Monday, 26 August 2013

Obasanjo’s putdown of younger leaders

Olusegun ObasanjoIn 1999, American news magazine, NEWSWEEK,ran a cover story on then President-elect Olusegun Obasanjo just before his inauguration. Towards the end, it said his presidency would bring new vibrancy to Nigerian politics, not so much for the quality of his vision of the country as “his informality”. This informality, according to the writer, included his vast repertoire of Yoruba proverbs and a capacity to stoke controversy. Seven years after leaving office, Obasanjo has not lost that power to wake even the dead with his loud mouth.
Last week, the former President gave the generation of younger Nigerian leaders the putdown for their lack of quality and integrity. Speaking at the 4th Annual Ibadan Sustainable Development Summit at the University of Ibadan, Obasanjo said it was sad that “after 53 years of independence we have no leader that we can commend… We had some people who were under 50 years in leadership positions.” But where are they is today? He asked rhetorically. ” He went on to mention names.
Expectedly, his latest outbursts have fetched him good words in some quarters and derision in others. Mr. Taiwo Taiwo, immediate past chairman of the Lagos branch of Nigeria Bar Association (NBA), believes that Obasanjo “not only said it all, but said it well”. A former presidential candidate, Chief Olapade Agoro, however, is unimpressed. According to him, Obasanjo is part of the leadership problem he is complaining about. He cites the former president’s failure to act on a list of “corrupt government officials” handed to him by the United States government when he took office in 1999.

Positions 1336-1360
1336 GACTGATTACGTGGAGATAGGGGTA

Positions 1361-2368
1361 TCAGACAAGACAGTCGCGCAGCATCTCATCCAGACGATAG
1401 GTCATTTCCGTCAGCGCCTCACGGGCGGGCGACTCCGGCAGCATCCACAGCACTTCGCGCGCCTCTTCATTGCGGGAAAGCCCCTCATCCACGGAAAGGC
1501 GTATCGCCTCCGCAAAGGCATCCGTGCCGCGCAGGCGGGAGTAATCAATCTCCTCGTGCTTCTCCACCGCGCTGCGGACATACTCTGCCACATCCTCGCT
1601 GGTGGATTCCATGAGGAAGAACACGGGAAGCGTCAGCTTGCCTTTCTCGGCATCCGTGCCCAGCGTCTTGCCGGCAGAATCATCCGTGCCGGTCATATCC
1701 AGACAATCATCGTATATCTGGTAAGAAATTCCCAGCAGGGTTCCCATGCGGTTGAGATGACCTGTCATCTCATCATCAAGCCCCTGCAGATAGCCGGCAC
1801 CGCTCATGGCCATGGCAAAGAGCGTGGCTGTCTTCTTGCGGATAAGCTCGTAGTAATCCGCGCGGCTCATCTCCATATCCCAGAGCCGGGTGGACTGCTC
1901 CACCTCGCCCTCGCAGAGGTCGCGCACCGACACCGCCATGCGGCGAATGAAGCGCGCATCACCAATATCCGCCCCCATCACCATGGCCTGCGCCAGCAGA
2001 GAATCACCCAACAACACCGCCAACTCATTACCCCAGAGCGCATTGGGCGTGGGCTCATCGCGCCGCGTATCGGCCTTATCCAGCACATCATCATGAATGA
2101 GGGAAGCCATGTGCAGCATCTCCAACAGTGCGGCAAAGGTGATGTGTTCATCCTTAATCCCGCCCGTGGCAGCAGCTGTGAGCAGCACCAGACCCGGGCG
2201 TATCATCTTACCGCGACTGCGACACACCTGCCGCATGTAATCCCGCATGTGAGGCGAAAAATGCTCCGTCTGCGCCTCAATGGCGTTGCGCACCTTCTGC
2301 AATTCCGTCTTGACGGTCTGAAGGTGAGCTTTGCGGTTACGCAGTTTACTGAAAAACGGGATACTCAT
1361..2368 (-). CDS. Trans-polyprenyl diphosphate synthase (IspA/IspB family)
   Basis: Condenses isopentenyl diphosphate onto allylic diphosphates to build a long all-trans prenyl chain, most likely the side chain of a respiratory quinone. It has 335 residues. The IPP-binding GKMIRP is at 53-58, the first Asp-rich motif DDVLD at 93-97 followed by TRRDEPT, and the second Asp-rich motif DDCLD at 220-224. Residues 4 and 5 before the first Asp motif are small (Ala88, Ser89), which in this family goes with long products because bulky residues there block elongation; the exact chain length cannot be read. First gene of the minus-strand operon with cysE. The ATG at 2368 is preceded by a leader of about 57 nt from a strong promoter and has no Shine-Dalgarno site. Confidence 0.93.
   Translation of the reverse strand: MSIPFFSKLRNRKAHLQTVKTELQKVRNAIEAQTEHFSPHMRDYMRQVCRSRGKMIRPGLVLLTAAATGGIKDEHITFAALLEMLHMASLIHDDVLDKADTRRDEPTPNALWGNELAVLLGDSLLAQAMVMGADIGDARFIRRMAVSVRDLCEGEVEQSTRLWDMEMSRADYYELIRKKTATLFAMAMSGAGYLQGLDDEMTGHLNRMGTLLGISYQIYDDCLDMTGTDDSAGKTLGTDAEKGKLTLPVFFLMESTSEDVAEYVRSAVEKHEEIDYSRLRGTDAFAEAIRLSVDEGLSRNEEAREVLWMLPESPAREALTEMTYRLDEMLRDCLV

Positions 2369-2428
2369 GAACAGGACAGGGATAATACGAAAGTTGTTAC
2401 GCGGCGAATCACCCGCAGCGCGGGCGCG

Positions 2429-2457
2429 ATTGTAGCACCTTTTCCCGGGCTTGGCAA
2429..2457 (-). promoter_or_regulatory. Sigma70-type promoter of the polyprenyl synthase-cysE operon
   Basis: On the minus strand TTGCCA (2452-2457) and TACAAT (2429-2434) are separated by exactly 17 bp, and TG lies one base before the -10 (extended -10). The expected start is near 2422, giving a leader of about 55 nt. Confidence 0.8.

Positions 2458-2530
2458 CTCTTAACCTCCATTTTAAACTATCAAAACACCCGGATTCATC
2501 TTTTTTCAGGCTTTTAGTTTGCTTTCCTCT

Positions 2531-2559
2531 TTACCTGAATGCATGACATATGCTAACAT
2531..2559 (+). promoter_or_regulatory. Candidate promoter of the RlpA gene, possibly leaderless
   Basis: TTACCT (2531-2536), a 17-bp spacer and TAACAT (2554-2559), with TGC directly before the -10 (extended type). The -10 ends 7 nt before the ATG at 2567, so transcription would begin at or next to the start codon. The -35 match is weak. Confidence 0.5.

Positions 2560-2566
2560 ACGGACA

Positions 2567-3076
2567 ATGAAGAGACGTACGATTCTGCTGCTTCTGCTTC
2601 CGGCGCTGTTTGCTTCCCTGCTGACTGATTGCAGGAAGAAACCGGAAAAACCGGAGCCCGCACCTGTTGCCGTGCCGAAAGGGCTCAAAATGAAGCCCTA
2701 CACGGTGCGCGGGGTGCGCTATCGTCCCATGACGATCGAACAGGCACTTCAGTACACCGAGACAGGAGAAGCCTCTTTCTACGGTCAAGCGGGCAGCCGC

Former military president, General Ibrahim Babangida, who has had personal brushes with Obasanjo, the latest as recently as last year, is more measured in his dismissal of the latter’s comments. “Our expectations of the younger generation of our leaders are very high and there are young men who have been very good,” he told journalists who sought his reaction to Obasanjo’s broadside. Unlike him, IBB did not give names. “If you want me to give names, I will not, but you know what they stand for… There are a lot of them that are real nationalists…; interact with them and you will recognize the virtue in them.”
It is ironic that Obasanjo wants to put himself forward as a statesman but his words and conduct are anything but statesmanlike. Worse are his sanctimonious airs. As far as he is concerned, he was the only good leader Nigeria ever had and will ever get – a kind of Godsend. But his record in office, particularly as an elected president, belies his claim to righteousness. His political vindictiveness, for instance,knew no borderline. He used his corruption hound – the EFCC – to witch hunt political opponents, including Vice President Atiku Abubakar for daring to aspire to step into his shoes at the end of his constitutionally allowed two terms. Shamelessly, Obasanjo claimed in his Ibadan diatribe that Atiku was one of the young men he prepared for positions of power but who let him down! A true Mr. Clean would not try to subvert the constitution to gain an extended tenure, but Obasanjo did.
Without knowing, a mistake common with people who are self-righteous, Obasanjo included himself on the list of leaders Nigeria has been “cursed with”. “After 53 years of independence, we have no leader that we can commend”, he said. He led this country for 10 long years, two of them as a military leader. If there is nothing to commend him to Nigerians, others did have something worth commendation. Nigerians certainly do have something to remember about late General Murtala Mohammed for his strong anti- corruption credential and making Nigeria respected by the outside world; and General Yakubu Gowon, before him, for putting down the Biafra secession and saving a Nigeria that he, Obasanjo, would try to undo with his drunken power chase.Our advice to him: hold your peace if you have nothing worthwhile to say.

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